• 1.bmp
      File size:
      163 KB
  5. Sep 17, 2008 #4
    connect all your LED in series . and ech LED should have each resistors.ie:- connect the resistors across LED depending on the range ..Quite a few of the answers were along the lines of "Wire each one with a resistor, you'll get better results." I've read claims that without a resistor, voltage spikes will burn out the diodes. It seems that a resistor for each LED is by far the more preferred method. Why?

    What I don't understand is that if the correct number of LEDs are strung together in series to produce the desired voltage drop (ie. resistance) for a given suppy voltage, then they will act the same to voltage spikes as a single LED and resistor, correct? At least that's how I understand Ohms Law. In both cases, a sufficient voltage spike will burn out the diodes in both circuits.
  6. Sep 17, 2008 #5
    ok i do understand that sha_virgo
    as mentioned you said connect in series, i have posted an attachment as a sample
    of what i am speaking off, so would i be correct in doing this as illustrated by my diagram?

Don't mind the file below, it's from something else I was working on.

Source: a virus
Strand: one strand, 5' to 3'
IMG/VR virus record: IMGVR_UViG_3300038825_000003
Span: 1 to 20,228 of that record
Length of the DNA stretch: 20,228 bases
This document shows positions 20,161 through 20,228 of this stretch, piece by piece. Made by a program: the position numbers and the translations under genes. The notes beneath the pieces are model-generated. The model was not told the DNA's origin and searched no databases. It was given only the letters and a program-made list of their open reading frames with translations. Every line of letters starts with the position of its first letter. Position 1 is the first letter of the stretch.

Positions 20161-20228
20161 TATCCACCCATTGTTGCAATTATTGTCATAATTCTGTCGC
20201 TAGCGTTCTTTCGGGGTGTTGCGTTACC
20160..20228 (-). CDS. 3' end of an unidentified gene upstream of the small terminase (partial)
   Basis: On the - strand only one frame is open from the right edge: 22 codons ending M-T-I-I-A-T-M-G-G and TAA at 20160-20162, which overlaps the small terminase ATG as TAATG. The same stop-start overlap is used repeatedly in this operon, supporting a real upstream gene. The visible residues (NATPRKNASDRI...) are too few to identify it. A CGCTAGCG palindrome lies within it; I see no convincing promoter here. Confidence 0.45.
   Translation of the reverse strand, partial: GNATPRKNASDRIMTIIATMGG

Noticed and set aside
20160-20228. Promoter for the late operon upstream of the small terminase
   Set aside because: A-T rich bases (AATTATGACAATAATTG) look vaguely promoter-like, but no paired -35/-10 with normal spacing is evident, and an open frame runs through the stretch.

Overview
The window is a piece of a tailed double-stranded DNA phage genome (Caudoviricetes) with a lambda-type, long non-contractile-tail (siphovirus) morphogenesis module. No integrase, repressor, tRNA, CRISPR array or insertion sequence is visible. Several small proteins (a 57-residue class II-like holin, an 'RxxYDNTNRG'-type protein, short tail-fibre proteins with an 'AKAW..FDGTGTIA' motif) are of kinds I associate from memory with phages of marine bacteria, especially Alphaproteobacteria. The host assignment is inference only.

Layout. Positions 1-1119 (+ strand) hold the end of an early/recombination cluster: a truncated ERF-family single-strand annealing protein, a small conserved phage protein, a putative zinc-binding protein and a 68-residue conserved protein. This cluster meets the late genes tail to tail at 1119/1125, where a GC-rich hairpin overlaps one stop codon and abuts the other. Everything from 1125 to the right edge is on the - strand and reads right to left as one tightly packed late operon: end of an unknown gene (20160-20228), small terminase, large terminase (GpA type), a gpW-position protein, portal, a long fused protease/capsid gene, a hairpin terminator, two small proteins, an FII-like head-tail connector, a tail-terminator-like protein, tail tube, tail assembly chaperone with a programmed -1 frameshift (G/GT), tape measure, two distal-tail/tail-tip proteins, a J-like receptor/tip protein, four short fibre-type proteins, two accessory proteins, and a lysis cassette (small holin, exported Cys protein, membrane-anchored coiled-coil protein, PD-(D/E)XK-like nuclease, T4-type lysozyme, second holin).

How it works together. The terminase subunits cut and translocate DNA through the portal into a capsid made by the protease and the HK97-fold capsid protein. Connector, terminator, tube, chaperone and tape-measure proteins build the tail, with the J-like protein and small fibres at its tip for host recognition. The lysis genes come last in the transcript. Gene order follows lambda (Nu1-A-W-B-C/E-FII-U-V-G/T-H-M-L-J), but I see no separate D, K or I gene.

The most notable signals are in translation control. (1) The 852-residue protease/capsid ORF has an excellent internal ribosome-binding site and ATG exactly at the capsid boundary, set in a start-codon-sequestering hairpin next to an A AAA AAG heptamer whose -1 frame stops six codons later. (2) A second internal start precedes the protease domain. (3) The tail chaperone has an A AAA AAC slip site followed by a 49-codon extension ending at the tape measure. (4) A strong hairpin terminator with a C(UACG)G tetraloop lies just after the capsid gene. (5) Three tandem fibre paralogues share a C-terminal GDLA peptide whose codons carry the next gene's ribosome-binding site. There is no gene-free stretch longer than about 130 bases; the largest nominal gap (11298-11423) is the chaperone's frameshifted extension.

would this be the correct connection ?
  7. Sep 17, 2008 #6
    like this ?

    Attached Files:

    • 3.bmp
      File size:
      118.3 KB
  8. Sep 17, 2008 #7
    Yes, that is the correct connection.
  9. Sep 17, 2008 #8
    thanx bolts

    thanx guys, i will continue with my circuit
  10. Sep 17, 2008 #9


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    The reason is that if you, say, double the voltage on a led with a resistor, you will more or less double the current, as the dominant voltage drop is over the resistor, and the resistor follows Ohm's law. However, if you have a voltage spike over a chain of diodes (leds), then the current will rise exponentially (as the voltage-current law in a diode is not Ohm's law - a proportional relationship between voltage and current - but rather an exponential). So you can have, say, 20 times the current upon doubling the voltage. This is why it is always a good idea to limit the current in a diode (a led) with something like a resistor.
  11. Sep 17, 2008 #10


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    You generally only connect LEDs in series if they are relatively well matched (ie, sorted) in their brightness versus current characteristic. If you buy them as a set meant to be connected in series, then you can connect several in series and use a constant current power supply, or use a single resistor and a voltage source.